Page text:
6. Maybe we will have a vaccine within 5 years, maybe we won’t. How have we treated most viruses? We let it run it’s course. That’s what most epidemiologists have recommended, not stopping life and being in fear, increasing stress levels, increasing desperation, poverty, so many other bad things have happened just from not being able to get out and live life. Old vulnerable people should be protected and an overwhelming majority of losses have been the old and vulnerable. Let’s all take a deep breath and recognize that it’s all going to be ok. If you feel more comfortable staying at home for the next 5 years, by all means…do it. The rest of us, we are going to adjust to these new “social distancing” rules and enjoy our vacations stateside or abroad as much as we can. Because that’s life. Thank you.

  7. When I travel it will when I feel ready. You can say I’m just looking out for myself, but my giving economic support to those in the travel industry will NOT be a factor. I can see how the economic impact of the travel industry pressures governments to open up things, but it doesn’t pressure my travel habits. Likewise I have never listened to the government encouraging me to spend more of my money to support the GNP. I felt the same about that. People that spent too much to help the GNP now find themselves in dire straights.

    I am 65, retired a little over a year ago, and in pretty good health. II have lots of travel time ahead, and will likely minimize risks for a while (not 10 years). and take the long term view. First I may go with some lower risk driving trips, visiting Nation Parks, etc. Perhaps a cross country trip.

    I’ll watch things for a while before seriously looking at flying. That seems to be the portion of travel where I have the least control.

  8. Booked 4 more domestic trips today for travel next month (June).
    Had another friend book her first flight with boyfriend for next month.

    It’s happening everyone. Like it or not (I can’t imagine why anyone would NOT like it…). It’s opening up.

    I’m flying every week, and it’s getting busier and busier. It’s wonderful.
    Getting back to normal quickly seems more and more likely each passing day.

  9. About that vaccine for SARS. There were two candidates which were developed, tested and proven effective. The were never sent on for approval because SARS basically vanished. The vaccines are ready to go to market should SARS appear again. Unfortunately, it appears that Covid-19 will not just disappear the way the first SARS did.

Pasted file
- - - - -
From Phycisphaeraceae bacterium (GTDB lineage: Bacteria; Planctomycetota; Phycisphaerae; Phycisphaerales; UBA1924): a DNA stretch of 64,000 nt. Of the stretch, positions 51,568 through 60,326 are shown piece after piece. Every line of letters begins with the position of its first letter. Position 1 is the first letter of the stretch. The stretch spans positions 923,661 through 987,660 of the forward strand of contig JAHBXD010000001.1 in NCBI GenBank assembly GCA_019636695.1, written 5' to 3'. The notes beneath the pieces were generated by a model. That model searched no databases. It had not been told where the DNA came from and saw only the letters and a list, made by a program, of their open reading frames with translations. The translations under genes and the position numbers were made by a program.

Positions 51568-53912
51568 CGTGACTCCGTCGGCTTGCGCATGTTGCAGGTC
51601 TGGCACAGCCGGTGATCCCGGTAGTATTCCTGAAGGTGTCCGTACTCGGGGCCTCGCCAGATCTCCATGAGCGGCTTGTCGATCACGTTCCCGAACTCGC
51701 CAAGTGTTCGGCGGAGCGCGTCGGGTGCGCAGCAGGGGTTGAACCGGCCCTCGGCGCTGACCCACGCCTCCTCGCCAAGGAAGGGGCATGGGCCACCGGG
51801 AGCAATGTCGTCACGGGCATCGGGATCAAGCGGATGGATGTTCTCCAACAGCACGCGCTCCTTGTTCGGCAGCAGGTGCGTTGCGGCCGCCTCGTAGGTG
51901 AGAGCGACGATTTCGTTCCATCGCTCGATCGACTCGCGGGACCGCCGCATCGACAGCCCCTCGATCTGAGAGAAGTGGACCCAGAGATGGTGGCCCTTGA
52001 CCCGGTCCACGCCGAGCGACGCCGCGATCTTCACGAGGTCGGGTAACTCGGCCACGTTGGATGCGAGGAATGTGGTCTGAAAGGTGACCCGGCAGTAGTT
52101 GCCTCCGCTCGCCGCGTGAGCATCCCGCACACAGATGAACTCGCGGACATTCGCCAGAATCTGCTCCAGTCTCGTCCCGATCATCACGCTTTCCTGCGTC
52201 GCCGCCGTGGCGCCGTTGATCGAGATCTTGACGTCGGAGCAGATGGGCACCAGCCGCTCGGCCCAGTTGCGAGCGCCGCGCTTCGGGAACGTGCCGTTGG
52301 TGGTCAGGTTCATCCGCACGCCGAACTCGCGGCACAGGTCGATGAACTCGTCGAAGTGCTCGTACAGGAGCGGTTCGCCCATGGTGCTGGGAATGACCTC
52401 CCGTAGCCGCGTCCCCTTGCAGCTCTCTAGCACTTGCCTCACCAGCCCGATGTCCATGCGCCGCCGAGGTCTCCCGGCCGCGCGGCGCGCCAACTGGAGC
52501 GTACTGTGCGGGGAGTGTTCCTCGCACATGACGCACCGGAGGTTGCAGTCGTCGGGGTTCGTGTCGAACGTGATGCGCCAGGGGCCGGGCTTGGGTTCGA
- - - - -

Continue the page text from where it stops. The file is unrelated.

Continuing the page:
10. “Remember SARS, one of the last major pandemics that scared the living daylights out of the world? There’s still no vaccine more than a decade later, and not by a lack of effort”

    …It is, actually, about a lack of effort. There hasn’t been a case of SARS in over 15 years. The disease died out on its own. There’s no need for a vaccine of a disease that no longer exists.

  11. Gilbert, I agree with your assessment. However I think we should follow a two track approach. Yes, let’s open air travel because if we don’t many airlines will cease to exist. And let’s limit vulnerable people. I’m 66 and although very physically fit I’m in that vulnerable group and I will take more precautions than others. The last thing I want to do is endanger others. But we also have to realize that air travel will change. Businesses are very happy with zoom and other virtual ways to connect. So there may be fewer business travelers and they’ll only fly for essential meetings. Being in lockdown in New York, I do lots of zoom meetings. In the past we had smoking sections on planes. what if there was an economy section that cost more but gave flyers more distance from others? I’m sure airlines will figure something out once they see new trends and demands emerging. And we will adjust. Back to vaccines. In 1954 Jonas Salk had a vaccine to eradicate Polio. Other doctors said it wasn’t a good vaccine and shouldn’t be used. They wanted to wait another ten years to develop a perfect vaccine. But Salk’s vaccine was deployed in 1954 and millions of children were spared the horror of getting Polio. It wasn’t perfect but it helped. Ten years later the better vaccines arrived and Polio was finally eradicated. This is a crazy time. We may need to follow multiple paths to get to a working society again. Those of us who fly for the sheer enjoyment of travel can’t wait to get back in the air. And people who fly for the convenience but really hate the ordeal can have other options.

  12. Agreed Gilbert. Vaccine or not we will not be able to live in a world of permanent limbo. We have to keep moving.

  13. Yeah. I also think that we need to do everything in order to resume flights, otherwise airlines will have to redesign. I really hope that the trend will go towards giving people more comfort and personal space. And airplanes will have more space for themselves, although this will be a variant of a small airplane, which will not always be cost-effective to use. I already see the headlines “a man came up with a flat plane so that passengers had more space and less opportunity to get infected.”, Haha.